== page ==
October 2009 Monthly Feature

Strategic CSR and Competitive Advantage

Michael Hopkins, Director, MHC International Ltd

A heady mix of greed, overconfidence and the use of poor business models that showed up flawed strategies caused the global financial collapse of one year ago.Banks and other financial institutions are once again in the news for paying huge bonuses on the backs of taxpayers' bail outs.Is the merry go round of greed, overconfidence and flawed strategies about to spin again?

There is another way to look at strategy.

CSR (also commonly referred to as Corporate Responsibility) is a strategic systems approach that examines and influences the behaviour of a company while preserving its competitive advantage.

Let me deconstruct that sentence.

  • CSR means treating the main stakeholders of a company in a responsible manner
  • Corporate means any group of people that work together in a company or organisation, whether for profit or non-profit
  • Social means the social system and includes finance, economy, environment and social issues
  • Responsibility is about taking issues that affect the corporate body seriously and about acting within - and even beyond - societal norms
  • Strategic means having a strategy that takes an idea into a working model
  • A systems approach means including all aspects of the system in the decision making process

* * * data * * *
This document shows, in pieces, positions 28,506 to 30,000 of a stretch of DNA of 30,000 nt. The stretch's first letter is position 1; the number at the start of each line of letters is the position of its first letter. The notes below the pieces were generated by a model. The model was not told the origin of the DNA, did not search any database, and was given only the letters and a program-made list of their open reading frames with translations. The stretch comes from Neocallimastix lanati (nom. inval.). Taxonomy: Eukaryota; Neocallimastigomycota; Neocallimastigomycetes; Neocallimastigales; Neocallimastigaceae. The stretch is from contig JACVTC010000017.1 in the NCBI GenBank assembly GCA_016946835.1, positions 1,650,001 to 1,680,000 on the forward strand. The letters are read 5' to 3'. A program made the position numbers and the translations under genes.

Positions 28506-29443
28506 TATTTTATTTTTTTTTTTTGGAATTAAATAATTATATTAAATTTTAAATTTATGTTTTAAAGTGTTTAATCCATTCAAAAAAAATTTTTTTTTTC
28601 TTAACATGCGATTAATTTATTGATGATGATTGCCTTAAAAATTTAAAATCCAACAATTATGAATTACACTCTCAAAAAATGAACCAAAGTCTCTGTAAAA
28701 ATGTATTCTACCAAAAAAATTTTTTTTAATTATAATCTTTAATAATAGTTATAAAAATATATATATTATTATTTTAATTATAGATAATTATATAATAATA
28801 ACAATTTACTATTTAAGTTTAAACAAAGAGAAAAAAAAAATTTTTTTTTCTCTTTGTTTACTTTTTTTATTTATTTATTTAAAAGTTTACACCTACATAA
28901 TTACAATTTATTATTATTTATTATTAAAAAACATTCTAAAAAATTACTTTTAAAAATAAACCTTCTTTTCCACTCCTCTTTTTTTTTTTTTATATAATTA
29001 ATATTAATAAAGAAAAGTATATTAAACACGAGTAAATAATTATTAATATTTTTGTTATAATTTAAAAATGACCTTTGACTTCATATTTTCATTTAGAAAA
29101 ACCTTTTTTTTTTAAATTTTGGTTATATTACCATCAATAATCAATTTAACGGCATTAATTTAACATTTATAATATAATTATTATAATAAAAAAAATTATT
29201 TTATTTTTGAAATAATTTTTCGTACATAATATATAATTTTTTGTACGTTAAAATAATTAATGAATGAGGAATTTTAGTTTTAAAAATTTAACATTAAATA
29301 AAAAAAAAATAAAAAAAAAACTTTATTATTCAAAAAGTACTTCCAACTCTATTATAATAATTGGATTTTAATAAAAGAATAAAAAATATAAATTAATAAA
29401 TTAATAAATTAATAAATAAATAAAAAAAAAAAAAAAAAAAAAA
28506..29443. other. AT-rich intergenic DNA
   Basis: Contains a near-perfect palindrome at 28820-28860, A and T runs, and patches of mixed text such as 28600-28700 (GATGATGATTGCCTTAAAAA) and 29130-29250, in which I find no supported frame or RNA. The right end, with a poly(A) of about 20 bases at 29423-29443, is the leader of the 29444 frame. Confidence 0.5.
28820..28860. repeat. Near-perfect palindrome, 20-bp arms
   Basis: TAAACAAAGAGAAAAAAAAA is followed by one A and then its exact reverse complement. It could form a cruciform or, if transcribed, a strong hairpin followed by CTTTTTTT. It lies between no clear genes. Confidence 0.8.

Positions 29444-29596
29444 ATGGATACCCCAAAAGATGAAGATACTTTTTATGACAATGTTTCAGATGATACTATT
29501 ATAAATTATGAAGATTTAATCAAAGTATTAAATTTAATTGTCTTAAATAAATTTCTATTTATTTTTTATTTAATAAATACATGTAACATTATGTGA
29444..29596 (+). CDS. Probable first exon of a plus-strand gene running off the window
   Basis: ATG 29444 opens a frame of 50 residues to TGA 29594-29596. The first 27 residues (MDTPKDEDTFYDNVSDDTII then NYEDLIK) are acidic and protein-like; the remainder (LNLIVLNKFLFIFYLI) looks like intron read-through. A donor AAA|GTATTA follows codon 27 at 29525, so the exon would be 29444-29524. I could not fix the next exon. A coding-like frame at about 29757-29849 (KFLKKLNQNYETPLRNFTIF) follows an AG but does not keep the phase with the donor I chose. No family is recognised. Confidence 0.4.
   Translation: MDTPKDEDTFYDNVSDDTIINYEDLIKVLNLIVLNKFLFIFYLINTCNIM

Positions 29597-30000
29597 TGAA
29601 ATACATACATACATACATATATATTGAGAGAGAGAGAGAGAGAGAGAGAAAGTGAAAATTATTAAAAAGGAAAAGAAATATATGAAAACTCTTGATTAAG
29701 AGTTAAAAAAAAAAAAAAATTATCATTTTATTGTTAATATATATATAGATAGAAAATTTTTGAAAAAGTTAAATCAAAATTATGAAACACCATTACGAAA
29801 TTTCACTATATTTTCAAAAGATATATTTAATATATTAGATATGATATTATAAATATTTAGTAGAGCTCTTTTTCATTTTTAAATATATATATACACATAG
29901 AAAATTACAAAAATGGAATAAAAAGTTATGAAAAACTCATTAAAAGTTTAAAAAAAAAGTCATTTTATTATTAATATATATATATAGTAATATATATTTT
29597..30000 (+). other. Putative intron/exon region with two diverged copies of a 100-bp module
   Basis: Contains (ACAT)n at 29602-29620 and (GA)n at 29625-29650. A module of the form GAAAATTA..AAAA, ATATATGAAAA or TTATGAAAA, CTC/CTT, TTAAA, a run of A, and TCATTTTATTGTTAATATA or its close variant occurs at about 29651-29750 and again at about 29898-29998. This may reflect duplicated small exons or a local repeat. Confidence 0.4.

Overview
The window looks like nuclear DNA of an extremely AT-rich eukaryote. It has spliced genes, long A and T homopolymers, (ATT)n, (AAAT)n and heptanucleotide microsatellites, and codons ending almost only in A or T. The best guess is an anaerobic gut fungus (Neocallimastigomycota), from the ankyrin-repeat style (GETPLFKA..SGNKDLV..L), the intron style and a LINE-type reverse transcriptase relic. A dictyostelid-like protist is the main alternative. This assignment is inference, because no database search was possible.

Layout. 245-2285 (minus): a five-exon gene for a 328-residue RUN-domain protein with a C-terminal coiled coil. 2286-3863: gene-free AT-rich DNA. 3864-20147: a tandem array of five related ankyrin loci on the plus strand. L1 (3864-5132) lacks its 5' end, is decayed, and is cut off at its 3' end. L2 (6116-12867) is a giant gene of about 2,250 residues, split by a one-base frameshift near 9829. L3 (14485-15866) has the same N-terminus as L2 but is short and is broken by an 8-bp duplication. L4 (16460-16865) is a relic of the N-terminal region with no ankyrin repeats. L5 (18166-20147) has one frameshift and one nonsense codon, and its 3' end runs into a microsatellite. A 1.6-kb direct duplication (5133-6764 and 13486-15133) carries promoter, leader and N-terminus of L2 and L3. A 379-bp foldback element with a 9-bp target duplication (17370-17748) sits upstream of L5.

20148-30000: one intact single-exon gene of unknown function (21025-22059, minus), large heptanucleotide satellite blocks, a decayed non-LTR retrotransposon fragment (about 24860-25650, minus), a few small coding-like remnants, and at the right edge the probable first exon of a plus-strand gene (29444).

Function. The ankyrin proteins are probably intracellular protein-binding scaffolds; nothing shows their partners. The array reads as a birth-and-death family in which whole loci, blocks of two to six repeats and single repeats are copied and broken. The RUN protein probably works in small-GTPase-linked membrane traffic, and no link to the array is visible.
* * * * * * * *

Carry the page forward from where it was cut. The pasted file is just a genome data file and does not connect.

• Competitive advantage is the implementation of a value-creating strategy not simultaneously being implemented by any current or potential competitors

Strategic CSR

Take Michael Porter and Mark Kramer's (P-K) influential Harvard Business Review Article of December 2006[1].There they argue that ‘while CSR depends on being a good corporate citizen and addressing every social harm the business creates, strategic CSR is far more selective'.The interdependence between business and society takes two forms in P-K's framework: "inside-out linkages" where company operations impact society, and "outside-in linkages" where external societal forces impact companies.They believe that although companies are called on to address hundreds of social issues, ‘only a few represent opportunities to make a real difference to society or to confer a competitive advantage'.I would rather use the word ‘and' rather than ‘or' but readers may feel I am splitting hairs at this point.They give three areas where they think competitive advantage may lie in strategic CSR.

First, identify points of intersection between your company and society.For instance, does the company provide safe working conditions and reasonable wages?Models for this can be found in the work of SA8000 or the Fair Labour Association (FLA).

Second, select specific social issues to address social needs in ways that create shared value - a meaningful benefit for society that also adds to your company's bottom line.For instance, in addressing the AIDS pandemic in Africa, a mining company such as Anglo American would not only improve the standard of living on that continent; it would also improve the productivity of the African labour force on which its success depends.